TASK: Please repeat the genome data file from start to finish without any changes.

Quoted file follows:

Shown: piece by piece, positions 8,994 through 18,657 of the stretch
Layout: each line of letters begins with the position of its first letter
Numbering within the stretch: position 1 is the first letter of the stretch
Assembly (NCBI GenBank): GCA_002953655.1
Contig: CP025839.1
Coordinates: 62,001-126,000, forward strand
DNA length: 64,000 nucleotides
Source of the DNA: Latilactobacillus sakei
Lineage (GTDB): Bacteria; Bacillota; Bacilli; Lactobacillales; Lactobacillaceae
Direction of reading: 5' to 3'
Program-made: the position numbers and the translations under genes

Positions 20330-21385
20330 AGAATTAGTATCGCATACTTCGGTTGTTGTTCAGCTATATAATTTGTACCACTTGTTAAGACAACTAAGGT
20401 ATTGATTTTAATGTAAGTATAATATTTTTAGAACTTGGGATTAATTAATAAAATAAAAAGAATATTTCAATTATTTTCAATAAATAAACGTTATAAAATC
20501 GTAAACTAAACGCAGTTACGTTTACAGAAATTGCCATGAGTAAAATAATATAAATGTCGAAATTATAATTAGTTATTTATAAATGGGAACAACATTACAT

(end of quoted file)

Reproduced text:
Shown: piece by piece, positions 8,994 through 18,657 of the stretch
Layout: each line of letters begins with the position of its first letter
Numbering within the stretch: position 1 is the first letter of the stretch
Assembly (NCBI GenBank): GCA_002953655.1
Contig: CP025839.1
Coordinates: 62,001-126,000, forward strand
DNA length: 64,000 nucleotides
Source of the DNA: Latilactobacillus sakei
Lineage (GTDB): Bacteria; Bacillota; Bacilli; Lactobacillales; Lactobacillaceae
Direction of reading: 5' to 3'
Program-made: the position numbers and the translations under genes

Positions 20330-21385
20330 AGAATTAGTATCGCATACTTCGGTTGTTGTTCAGCTATATAATTTGTACCACTTGTTAAGACAACTAAGGT
20401 ATTGATTTTAATGTAAGTATAATATTTTTAGAACTTGGGATTAATTAATAAAATAAAAAGAATATTTCAATTATTTTCAATAAATAAACGTTATAAAATC
20501 GTAAACTAAACGCAGTTACGTTTACAGAAATTGCCATGAGTAAAATAATATAAATGTCGAAATTATAATTAGTTATTTATAAATGGGAACAACATTACAT